Ed Davey got elected at 4 general elections (including 2010) explaining why nuclear power generation is too expensive and too dangerous. Now as a cabinet minister he is doing exactly the opposite of what he repeatedly told voters and supporters. So whatever else we know about energy, we know we cannot trust Ed Davey.

  • Daniel Henry 12th Dec '13 - 11:25am

    The business community have unexpectedly come out against Osborne.
    I wasn’t expecting to suddenly a large group including Sainsburies and Nestlé come out fighting for green policies. Hopefully this will embolden our MPs to fight their corner a bit more in government.

    http://www.independent.co.uk/environment/climate-change/george-osbornes-uturn-could-add-200bn-to-energy-bills-8996390.html

  • “As we have shown, the cost per unit of energy is no higher in this country than other EU countries. The amount of energy people use should be the priority”

    While this is true, it’s hard to tell someone struggling to keep themselves warm this winter, when energy prices have gone up so much in recent years, that they should just use less energy. But what saddens me about Labour’s plan and most responses to it is that rather than trying to understand why prices are where they are and what we can do about them in the long and short term, politicians of all parties have been playing the blame game.

    In Labour’s case the blame game is par for the course. They’re always trying to find someone else to blame for problems of their own making – look at the way the financial crisis was “all the fault” of the bankers, or Labour councils cutting jobs are “all the fault” of the coalition. In the case of energy, Labour’s meddling with the market when they were in government stopped investment in new energy generation capacity and sadly we’re now playing catch-up. High energy prices are sadly here to stay but if we’re to stop prices spiralling we need to invest in energy generating capacity. Us liberals have got to be honest about this. Renewables alone won’t be enough. That doesn’t mean going to the other extreme and ignoring the environment but it does mean being open to new sources of energy (e.g. nuclear). The worst aspect of Labour’s planned price freeze is that it’s putting off investors and threatening investment in new energy generating capacity. In turn this will push prices up further than they would otherwise be.

  • “Energy is never likely to be cheap again in the foreseeable future.”

    Ask yourself why energy is never likely to be cheap again and then look at the facts (rather than Ed Davey’s nuclear lobbyist inspired spin).
    Taxpayers and electricity bill payers are propping up the financial madness of nuclear. Just look at a tiny fraction of the cost so-called nuclear “clean-up” at Sellafield as disclosed at the Commons Select Committee – it is appalling.

    This from the Guardian –

    The chairman of the American-led consortium that runs Britain’s largest nuclear complex at Sellafield was forced into a humiliating apology on Wednesday after admitting a raft of cost overruns, performance failures and an expenses scandal.

    Tom Zarges, the head of Nuclear Management Partners (NMP), said he was a “long way from satisfied” by the track record of the business after it was pilloried by members of the Commons public accounts committee.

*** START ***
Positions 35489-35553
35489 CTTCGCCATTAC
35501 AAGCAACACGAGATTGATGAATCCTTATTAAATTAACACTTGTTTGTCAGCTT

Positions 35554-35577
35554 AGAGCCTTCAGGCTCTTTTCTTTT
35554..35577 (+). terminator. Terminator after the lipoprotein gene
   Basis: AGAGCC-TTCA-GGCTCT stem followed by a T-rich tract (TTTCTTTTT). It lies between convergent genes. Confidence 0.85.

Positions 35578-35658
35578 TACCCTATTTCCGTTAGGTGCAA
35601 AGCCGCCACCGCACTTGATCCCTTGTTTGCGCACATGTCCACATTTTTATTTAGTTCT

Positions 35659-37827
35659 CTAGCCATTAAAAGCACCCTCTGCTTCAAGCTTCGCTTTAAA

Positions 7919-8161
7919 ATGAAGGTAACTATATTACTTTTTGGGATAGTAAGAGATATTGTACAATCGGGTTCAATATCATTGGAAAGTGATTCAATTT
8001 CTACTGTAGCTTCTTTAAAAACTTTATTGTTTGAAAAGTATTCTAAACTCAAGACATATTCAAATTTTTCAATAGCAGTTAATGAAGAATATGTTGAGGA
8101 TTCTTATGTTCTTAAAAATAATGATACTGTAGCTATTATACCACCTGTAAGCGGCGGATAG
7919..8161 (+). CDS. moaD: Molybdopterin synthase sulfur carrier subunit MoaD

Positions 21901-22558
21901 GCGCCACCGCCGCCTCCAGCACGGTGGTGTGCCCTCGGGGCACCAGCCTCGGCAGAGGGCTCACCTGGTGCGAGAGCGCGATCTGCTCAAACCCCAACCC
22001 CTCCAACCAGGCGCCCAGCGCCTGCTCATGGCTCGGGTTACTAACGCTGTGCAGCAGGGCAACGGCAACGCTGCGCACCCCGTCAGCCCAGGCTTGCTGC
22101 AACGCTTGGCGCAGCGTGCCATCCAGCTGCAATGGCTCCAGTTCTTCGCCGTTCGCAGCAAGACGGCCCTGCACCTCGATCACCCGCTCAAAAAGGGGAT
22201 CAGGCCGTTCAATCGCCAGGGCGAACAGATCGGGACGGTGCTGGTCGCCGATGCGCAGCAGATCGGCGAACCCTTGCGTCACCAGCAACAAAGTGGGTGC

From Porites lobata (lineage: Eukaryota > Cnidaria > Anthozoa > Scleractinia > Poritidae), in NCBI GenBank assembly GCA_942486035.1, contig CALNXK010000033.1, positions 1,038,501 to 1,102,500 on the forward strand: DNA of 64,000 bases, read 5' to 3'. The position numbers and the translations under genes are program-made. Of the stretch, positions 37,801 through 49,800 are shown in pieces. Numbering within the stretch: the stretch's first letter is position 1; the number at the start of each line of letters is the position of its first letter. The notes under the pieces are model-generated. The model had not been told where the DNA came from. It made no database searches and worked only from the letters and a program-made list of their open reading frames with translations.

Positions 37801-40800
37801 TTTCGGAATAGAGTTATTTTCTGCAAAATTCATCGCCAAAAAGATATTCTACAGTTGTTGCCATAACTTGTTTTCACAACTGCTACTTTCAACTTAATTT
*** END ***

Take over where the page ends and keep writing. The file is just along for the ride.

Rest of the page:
The Guardian reported this week that the bill for cleaning up the Cumbria site will rise even higher than its current estimated figure of £70bn as operators struggle to assess the full scale of the task.

    Zarges was forced onto the defensive after MPs quoted extensively from a review prepared by auditing firm KPMG for the Nuclear Decommissioning Authority (NDA), the public body charged with overseeing NMP and Sellafield.

    A redacted copy of the accountant’s report – obtained through a freedom of information request last month by an environmental consultant, David Lowry, and given to the PAC – caused the committee’s chair, Margaret Hodge, to express astonishment that the contract had been extended by the NDA.

  • Steve Coltman 14th Dec '13 - 1:25pm

    “Energy is never likely to be cheap again in the foreseeable future.”
    John, you have missed my point – I meant that WORLDWIDE, “Energy is never likely to be cheap again ……. etc” so the UK’s nuclear issues are not really relevant to this point.
    Further to your earlier point, I agree that a similar argument applies to the building of nuclear power stations with foreign, private capital as applies to building wind farms with the same. It would be better and cheaper in the long run for these to be financed by government capital. Whether it is worse for nuclear or wind is another matter, I have not looked at the numbers.

  • David Allen 14th Dec '13 - 8:39pm

    “Energy is never likely to be cheap again in the foreseeable future.”

    Well – Responsible energy that does not wreck the planet will not be cheap. However, dirty fossil fuels will probably stay far cheaper. We used to think that fossil fuels would conveniently price themselves out of the market as they became scarcer, thereby enabling the market to solve climate change for us. It isn’t happening. Fracking in the US is producing very cheap gas, and hence the US is able to sell us very cheap coal.

    What we haven’t achieved is the development of a financial mechanism that will favour expensive clean energy over cheap dirty energy.

  • Steve Coltman 14th Dec ’13 – 1:25pm
    “Whether it is worse for nuclear or wind is another matter, I have not looked at the numbers.”

    Well the numbers were clear when the party agreed its manifesto for the last four general elections.
    Nuclear power will continue to be the most expensive form of electricity generation because of the unquantifiable costs involved in storing the deadly nuclear waste for eternity.
    This is the problem WORLDWIDE with all nuclear power stations. Nobody knows how to cope with radio-active waste with a dangerous life of thousands of years.
    This is why the report to the recent select committee is so relevant.